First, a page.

What Are High-Income Skills? (With 13 Skills to Develop)

Updated June 7, 2023

Most employers look for employees with a range of skills to accommodate the dynamic demands of their respective industries. Highly profitable, in-demand skills can help you advance your career and give you leverage to negotiate higher pay when looking for your next role. Learning some examples of these highly profitable skills can help you focus on developing relevant skills in your current industry or learn new ones to work flexibly as an entrepreneur, independent consultant, or freelancer.

In this article, we consider what high-income skills are and list 13 examples of skills you can learn to improve your earning potential within different industries.

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What are high-income skills?

High-income skills are the technical proficiencies or abilities that help you compete favourably in the job market. These skills can lead to specialization in some industries, giving you more career opportunities and promoting you to new roles. Some high-paying skills are also the result of changes in various industries or digital innovations, such as blockchain technology. These changes mean prospective employers or clients require professionals with relevant skills to cater to new demands and offer them compensation for their expert services. You can acquire most of these skills without a professional background or degree.

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13 examples of high-income skills

Here are 13 examples of high-paying skills you can consider learning:

1. Blockchain

Blockchain is one of the most talked about innovations today. One of the practical applications of this innovation is as a reliable ledger for sensitive information. The versatility of storing information across various systems to improve security can have financial or administrative applications. Various industries, clients, and employers require blockchain specialists, including those in the finance, oil and gas, legal, and tech industries. With this skill, you can consider roles including blockchain solution architect, blockchain user experience designer, and blockchain quality engineer.

Related: How to Become a Blockchain Developer (With List of Steps)

2. Data analysis

With the need for big data across industries to improve the understanding of customers and demand, the ability to collate, analyze, and apply such data is an essential skill. These skills allow you to provide clients or employers with valuable insights to develop business strategies. Various mediums and software can shape your specialization with this skill, including knowledge of spreadsheet software, database software, and programming languages. Some roles available to people with this skill include data analyst, data engineer, data scientist, and business analyst.

3. Web development

Web development is a highly profitable skill growing significantly as more businesses and industries transition into digital spaces. Developing this skill builds on user experience (UX) design and software development fundamentals. By combining these skills, web development allows you to apply technical software knowledge in designing functional websites that resonate with users and provide seamless experiences. This skill also applies to website performance tracking, updates, and troubleshooting. With this skill, you can specialize as a back-end developer, webmaster, full-stack developer, or front-end developer.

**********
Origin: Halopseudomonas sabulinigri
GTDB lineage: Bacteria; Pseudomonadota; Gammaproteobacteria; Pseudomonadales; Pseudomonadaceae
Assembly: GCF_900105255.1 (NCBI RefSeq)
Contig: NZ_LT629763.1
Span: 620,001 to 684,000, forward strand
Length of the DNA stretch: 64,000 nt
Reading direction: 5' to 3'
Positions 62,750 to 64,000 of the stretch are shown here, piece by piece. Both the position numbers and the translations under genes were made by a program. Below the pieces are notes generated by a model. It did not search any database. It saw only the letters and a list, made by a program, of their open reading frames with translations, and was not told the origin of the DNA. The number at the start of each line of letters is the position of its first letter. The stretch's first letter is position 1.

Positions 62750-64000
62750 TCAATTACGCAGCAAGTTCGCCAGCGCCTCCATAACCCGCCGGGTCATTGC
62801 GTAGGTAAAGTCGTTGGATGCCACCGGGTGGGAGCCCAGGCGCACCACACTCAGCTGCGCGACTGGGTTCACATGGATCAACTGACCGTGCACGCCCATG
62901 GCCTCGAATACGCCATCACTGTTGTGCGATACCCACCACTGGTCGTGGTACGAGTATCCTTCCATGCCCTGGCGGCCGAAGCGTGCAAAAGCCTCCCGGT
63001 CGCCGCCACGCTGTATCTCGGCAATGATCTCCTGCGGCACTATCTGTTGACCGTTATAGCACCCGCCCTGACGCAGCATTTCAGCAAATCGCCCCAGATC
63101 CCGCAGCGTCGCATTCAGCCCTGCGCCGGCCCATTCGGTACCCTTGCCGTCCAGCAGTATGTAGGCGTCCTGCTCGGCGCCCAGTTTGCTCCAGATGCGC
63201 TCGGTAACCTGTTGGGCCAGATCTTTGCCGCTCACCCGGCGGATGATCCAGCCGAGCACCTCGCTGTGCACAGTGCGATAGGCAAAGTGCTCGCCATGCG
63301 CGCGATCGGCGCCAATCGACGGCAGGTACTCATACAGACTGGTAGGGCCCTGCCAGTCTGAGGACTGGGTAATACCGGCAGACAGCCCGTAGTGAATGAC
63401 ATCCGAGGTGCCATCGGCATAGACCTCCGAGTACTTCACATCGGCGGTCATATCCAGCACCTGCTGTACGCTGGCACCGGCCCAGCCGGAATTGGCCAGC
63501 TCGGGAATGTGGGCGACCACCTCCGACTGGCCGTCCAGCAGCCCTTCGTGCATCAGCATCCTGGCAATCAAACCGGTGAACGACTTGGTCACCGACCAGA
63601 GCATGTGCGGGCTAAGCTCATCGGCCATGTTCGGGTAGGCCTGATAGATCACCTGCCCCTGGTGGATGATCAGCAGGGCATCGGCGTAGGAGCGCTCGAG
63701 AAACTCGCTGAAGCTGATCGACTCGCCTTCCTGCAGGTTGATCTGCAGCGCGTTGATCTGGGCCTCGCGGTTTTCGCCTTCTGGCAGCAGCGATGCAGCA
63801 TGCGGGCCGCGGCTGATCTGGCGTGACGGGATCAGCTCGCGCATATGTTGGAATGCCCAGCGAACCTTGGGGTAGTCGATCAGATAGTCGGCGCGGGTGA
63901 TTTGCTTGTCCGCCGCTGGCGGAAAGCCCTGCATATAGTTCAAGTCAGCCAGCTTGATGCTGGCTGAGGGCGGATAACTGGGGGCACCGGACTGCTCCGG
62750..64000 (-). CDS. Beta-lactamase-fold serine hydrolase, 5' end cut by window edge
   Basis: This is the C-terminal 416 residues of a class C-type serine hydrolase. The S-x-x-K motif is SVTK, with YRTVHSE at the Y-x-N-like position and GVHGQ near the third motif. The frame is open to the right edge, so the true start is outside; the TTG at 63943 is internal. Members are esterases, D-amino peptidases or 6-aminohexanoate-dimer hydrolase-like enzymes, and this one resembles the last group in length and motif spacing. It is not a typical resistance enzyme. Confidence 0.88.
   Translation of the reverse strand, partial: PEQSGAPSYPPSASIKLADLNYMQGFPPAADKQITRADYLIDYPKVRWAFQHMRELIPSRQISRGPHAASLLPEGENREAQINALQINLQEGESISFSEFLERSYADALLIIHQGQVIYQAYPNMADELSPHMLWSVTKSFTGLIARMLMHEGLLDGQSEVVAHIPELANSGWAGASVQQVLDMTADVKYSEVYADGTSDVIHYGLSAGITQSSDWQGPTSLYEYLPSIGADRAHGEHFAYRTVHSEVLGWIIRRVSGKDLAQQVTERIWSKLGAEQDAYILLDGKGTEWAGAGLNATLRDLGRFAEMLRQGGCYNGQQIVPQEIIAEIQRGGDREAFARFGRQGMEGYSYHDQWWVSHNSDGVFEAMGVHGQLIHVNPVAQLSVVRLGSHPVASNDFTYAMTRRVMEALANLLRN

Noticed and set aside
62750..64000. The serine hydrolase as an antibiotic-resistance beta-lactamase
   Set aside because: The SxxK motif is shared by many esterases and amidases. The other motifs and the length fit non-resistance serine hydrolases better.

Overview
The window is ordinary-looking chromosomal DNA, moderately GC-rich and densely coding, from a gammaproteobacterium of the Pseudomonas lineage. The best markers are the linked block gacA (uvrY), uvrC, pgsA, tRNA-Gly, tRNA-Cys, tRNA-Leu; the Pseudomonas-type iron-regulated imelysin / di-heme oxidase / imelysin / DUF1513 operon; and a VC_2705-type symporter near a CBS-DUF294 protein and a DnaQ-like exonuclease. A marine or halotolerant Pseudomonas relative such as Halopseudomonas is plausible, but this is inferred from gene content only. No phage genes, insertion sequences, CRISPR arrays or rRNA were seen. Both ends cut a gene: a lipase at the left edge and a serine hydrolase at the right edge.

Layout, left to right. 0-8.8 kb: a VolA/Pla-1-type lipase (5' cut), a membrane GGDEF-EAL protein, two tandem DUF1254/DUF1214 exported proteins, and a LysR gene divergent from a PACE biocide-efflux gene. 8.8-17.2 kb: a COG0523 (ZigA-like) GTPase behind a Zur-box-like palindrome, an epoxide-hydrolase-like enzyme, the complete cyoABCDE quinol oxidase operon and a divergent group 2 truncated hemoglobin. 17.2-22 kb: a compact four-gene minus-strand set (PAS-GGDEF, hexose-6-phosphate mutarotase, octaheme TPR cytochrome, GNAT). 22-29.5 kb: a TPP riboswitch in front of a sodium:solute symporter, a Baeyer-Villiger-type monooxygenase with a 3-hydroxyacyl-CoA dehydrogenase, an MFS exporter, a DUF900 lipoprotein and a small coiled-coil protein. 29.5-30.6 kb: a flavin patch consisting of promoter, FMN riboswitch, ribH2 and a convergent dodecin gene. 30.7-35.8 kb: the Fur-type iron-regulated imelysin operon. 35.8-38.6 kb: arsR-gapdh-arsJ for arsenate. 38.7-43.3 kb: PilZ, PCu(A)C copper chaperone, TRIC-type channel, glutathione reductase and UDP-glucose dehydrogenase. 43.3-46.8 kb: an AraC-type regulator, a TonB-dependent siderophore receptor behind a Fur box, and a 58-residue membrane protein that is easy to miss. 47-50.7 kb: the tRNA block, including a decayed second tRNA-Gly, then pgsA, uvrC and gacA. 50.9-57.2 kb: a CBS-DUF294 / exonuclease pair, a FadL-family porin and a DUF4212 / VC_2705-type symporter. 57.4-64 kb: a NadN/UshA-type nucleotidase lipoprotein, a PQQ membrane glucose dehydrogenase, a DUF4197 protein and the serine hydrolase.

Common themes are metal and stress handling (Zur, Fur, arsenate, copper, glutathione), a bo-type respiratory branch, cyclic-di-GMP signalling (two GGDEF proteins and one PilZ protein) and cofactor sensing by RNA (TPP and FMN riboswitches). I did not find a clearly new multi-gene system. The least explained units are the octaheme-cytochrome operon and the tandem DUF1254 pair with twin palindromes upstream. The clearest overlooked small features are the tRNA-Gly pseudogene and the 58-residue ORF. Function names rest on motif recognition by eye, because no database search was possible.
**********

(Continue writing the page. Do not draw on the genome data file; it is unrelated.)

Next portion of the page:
Read more: Discover the Top 8 Backend Languages for Web Development

4. Cloud computing

Cloud computing is another profitable skill industries require to make seamless transactions between multiple digital devices on the same network. These transactions relate to files, e-mails, applications, tools, resources, and software. The demand for cloud computing relates to the safe and fast way it allows businesses and organizations to store and access their information. This skill requires a significant learning period and a good knowledge of programming languages, mathematics, and computer systems. Some areas of specialization for this skill include platform-as-a-service, infrastructure-as-a-service, and software-as-a-service. You can work as a cloud software architect or engineer with this skill.

5. Content creation

Content creation is one of the skills resulting from the increase in the digitization of marketing. Cultivating this skill involves fostering your originality, emotional intelligence, attention to detail, and creativity. You can also improve your competitiveness by incorporating insightful data analysis into your skill set. This skill allows you to create content on topics you are passionate about and enables you to negotiate with clients or brands who wish to explore your platform to connect with a new market segment. Learning this skill can lead to specialization as a content creator, brand marketing manager, or digital marketing manager.

Related: What Is Content Creation? (Plus How-to and Tools List)

6. Coding